Book as Object

#1

We’ve touched on this in a couple of other topics–there are some cases (rare book collecting, organizing books by color) which seem to value books more for their aesthetic than their contents. In a way, this feels wrong and shallow. (The old “judging a book by its cover” cliche.)

I actually really love a beautiful book cover, or a nicely bound book. Especially when the contents are worthy of it. I suspect I’m not alone. This got me thinking about examples of really beautiful books.

The ones I think about most are the blinged out religious texts, like these, which were on view at the Morgan in NYC: https://www.atlasobscura.com/articles/medieval-luxury-books-pearls-jewels-gold-silver-manuscript-covers

Can’t argue with that.

Are there any particularly beautiful books you’ve come across, that you think deserve to be celebrated as objects? Or do you think that the corporeal being, the earthly form, of a book is completely irrelevant-- that what we call a “book” is really comprised of the words inside, regardless of form?

1 Like
#2

Ah this is a great topic! I think a good reference text is this book I was gifted a few years ago:

Book Art Object

Book Art Object is a record of the proceedings and exhibitors attending the first biennial CODEX International Book Fair and Symposium titled “The Fate of the Art.” The events were held on the campus of the University of California at Berkeley in February of 2007 and showcased contemporary fine press artist books and fine art editions produced by many of the world’s most esteemed printers, book artists, and artisans. Work was represented at the fair that originated from and/or illustrated every continent including Antarctica."

So the book itself is less of an object itself but instead a compendium of books as art objects. Some selections from the linked page:

1 Like
#3

Talking about this a bit IRL with @jinjin and a couple things came up—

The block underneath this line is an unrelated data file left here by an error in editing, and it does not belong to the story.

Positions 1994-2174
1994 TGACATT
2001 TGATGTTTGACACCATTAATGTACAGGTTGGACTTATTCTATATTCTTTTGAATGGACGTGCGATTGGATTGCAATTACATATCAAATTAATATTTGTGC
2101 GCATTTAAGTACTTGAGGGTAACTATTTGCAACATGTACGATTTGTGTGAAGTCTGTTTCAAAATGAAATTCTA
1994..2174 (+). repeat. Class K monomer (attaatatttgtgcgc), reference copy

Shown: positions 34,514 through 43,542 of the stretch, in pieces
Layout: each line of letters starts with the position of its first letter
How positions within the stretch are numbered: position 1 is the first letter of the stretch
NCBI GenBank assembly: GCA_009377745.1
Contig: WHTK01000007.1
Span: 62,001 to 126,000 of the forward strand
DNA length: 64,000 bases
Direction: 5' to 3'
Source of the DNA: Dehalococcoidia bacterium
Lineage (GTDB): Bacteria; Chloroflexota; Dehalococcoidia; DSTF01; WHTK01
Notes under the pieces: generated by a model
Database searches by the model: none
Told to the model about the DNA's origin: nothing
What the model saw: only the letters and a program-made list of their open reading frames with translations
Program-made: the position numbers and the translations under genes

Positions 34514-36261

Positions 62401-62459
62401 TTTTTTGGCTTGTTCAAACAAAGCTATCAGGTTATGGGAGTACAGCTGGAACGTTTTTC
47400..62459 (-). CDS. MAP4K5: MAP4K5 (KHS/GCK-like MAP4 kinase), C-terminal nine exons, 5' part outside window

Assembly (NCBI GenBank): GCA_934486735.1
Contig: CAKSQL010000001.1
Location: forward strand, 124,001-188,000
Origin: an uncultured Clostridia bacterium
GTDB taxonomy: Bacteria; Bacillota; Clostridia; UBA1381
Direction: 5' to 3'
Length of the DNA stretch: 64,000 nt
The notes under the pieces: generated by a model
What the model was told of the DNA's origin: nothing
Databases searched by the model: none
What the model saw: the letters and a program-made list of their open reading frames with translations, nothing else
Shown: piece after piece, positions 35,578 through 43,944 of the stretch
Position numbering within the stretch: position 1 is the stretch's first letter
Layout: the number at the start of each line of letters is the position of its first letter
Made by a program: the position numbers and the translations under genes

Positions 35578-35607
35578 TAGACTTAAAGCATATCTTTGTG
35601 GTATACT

One is how you can value the same book in different forms, for different reasons. We read Moby Dick together a couple years ago, and it was easiest to read on Kindle, for a few reasons: it’s old enough to be in the public domain so the ebook version is free; it’s quite long, so this made it more portable; and it’s rich in amazing language and great passages, so the ebook version was great for highlighting.

But it was such a great book, after reading I wanted to have an actual tangible copy as well. I ended up finding a really beautiful Franklin Library edition at a used bookstore and picked it up. I paid good money for it and I haven’t even re-read yet! But nice to have an edition that does justice to the text — good typography, leather bound, illustrated drop caps, stands out on a shelf…just a thing that feels nice to own!

The second thing that came to mind is considering that the “objecthood” of a book can be important / valuable in many different ways. Some of these might include:

  • For sentimental reasons: marking a great reading experience, memory of a gift, etc.
  • As a showcase of craftsmanship / bookmaking technology, as in the example @jinjin posted
  • As actual art objects where form and content or meaning are inextricable entangled
  • For practical knowledge-conveyance reasons e.g. a beautiful big atlas or botany textbook